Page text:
You fire up your Windows computer for work, school, gaming, or video chatting several days a week. The computer might boot up quickly, but it takes fifteen minutes before your programs seem to work right. We’ve all been here. Nothing is more frustrating than helplessly watching your computer slow to a crawl as you try to open Zoom for that meeting that starts in two minutes. Today’s newsletter will teach you how to fix one of the most common issues that affect the speed of your computer, especially when it’s starting up.
As you can imagine, we’ve seen our fair share of slow computers during our 16 years in IT. From our experience, most slow computers can fall into one of three categories: the old, failing hard drive, the slow/outdated hardware, or bloated startup items. We’re great at fixing all of these problems, but did you know that you could fix the last one by yourself? If it works, you’ve saved yourself a trip (although we’d love to see you and say hi!).
When you login to Windows, a slew of programs fire up, ready to fulfill their specialized purposes. Some of these are critical to the functioning of your system, while others are unnecessary fluff that slow down your system. It’s these programs that we’re going to teach you to eliminate to boost your performance.
The first step is opening Task Manager, the program that will allow you to view which programs open on your startup. You can open task manager by right clicking the Windows icon on the lower left-hand corner of your screen. For those of you that like keyboard shortcuts, you can also press Ctrl+Shift+Esc to launch the taskbar.
You’ll see an item that reads, “Task Manager” appear. Click on it. If this is your first time opening the Task Manager, click on the down arrow button next to “More details”. Once it opens, you’ll see a few tabs on the top of the window. Click on the tab that reads, “Startup”.
Once you’re here, you can view the programs that run when your computer starts. By default, they’re sorted by name. You also see the publisher, whether it’s enabled/disabled, and the estimated impact to your startup. What we focus on in this list are programs that are familiar, but that you don’t need running every time you start the computer. Some of the common offenders are Microsoft Teams, Skype, and Steam. If you see a program that you don’t want to start, click on it, and check the ‘Status’ column. If it says ‘enabled’, click the disabled button in the bottom right, or right-click and then click ‘disable’.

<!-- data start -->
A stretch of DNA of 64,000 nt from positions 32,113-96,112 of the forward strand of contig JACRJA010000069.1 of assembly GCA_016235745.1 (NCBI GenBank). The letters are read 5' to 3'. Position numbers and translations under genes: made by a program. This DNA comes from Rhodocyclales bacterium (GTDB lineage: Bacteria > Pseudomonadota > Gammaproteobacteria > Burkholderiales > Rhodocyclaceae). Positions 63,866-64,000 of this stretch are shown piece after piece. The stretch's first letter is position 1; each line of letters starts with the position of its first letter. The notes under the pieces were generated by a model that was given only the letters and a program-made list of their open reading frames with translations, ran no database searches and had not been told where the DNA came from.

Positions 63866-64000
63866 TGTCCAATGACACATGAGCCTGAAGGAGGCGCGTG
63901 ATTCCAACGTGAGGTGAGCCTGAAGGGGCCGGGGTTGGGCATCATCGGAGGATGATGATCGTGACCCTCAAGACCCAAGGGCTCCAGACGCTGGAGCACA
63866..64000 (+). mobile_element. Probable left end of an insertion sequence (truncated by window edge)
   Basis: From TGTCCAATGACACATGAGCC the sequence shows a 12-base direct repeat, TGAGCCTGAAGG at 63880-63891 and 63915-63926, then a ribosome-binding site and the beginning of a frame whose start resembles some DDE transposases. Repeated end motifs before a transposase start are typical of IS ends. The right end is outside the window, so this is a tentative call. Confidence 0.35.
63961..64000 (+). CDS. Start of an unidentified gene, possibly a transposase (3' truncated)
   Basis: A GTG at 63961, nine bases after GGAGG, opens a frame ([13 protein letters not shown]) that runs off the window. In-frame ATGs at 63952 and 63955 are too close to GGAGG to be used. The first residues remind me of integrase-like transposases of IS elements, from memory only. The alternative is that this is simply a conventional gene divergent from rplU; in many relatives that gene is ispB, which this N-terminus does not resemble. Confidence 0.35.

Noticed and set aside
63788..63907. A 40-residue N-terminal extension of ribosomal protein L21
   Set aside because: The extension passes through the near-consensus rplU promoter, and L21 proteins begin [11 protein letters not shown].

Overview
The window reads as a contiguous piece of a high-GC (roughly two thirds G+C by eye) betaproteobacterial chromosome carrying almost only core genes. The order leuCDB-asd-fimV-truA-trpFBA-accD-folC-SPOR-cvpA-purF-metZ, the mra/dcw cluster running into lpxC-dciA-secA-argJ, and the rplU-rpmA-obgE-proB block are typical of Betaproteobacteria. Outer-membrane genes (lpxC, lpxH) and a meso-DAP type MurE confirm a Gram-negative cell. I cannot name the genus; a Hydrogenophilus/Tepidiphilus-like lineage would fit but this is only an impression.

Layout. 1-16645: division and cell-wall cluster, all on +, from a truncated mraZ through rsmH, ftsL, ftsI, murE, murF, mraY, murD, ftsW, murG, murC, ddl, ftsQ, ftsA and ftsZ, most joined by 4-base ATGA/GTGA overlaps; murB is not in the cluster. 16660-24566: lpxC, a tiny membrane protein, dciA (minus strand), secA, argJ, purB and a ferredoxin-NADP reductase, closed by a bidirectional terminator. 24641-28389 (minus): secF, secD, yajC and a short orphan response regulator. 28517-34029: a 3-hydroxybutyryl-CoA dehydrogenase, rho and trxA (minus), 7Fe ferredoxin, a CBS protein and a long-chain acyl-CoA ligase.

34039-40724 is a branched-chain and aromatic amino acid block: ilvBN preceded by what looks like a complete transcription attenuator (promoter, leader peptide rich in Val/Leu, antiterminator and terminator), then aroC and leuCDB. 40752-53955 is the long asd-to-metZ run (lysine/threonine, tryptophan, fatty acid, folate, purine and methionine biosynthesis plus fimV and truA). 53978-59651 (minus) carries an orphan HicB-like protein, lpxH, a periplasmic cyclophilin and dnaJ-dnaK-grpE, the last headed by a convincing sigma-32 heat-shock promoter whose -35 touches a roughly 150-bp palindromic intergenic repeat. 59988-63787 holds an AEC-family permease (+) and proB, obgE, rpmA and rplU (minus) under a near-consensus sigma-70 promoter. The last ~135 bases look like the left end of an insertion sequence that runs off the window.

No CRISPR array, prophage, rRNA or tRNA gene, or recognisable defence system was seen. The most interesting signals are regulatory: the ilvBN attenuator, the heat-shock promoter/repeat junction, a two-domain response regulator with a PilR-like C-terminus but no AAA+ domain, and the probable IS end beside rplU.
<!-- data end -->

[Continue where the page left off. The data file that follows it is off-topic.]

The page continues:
Repeat this process with any programs that you don’t need to clear up the slow startup. While you’re in the Task Manager, it’s a good time to make sure that your computer hasn’t been compromised by a hacker. One of the most common forms of hacking involves putting a “remote access” program in your startup items. If you see any of these programs in your startup list, be sure to disable them (unless you’re familiar with it and use it for work or school): Gotomeeting, RemotePC, ZohoAssist, TeamViewer, and Remote Desktop Manager. If you found any of these programs, it’s also a good idea to run a virus scan with your antivirus software. A good antivirus program will clear out any other damage that the hacker may have done.
Reboot your computer, and see if it runs faster. If it does, great! Otherwise, we would be glad to look at your computer and tell you what you can do to speed it up. We wish everyone a good and speedy time using your computers.
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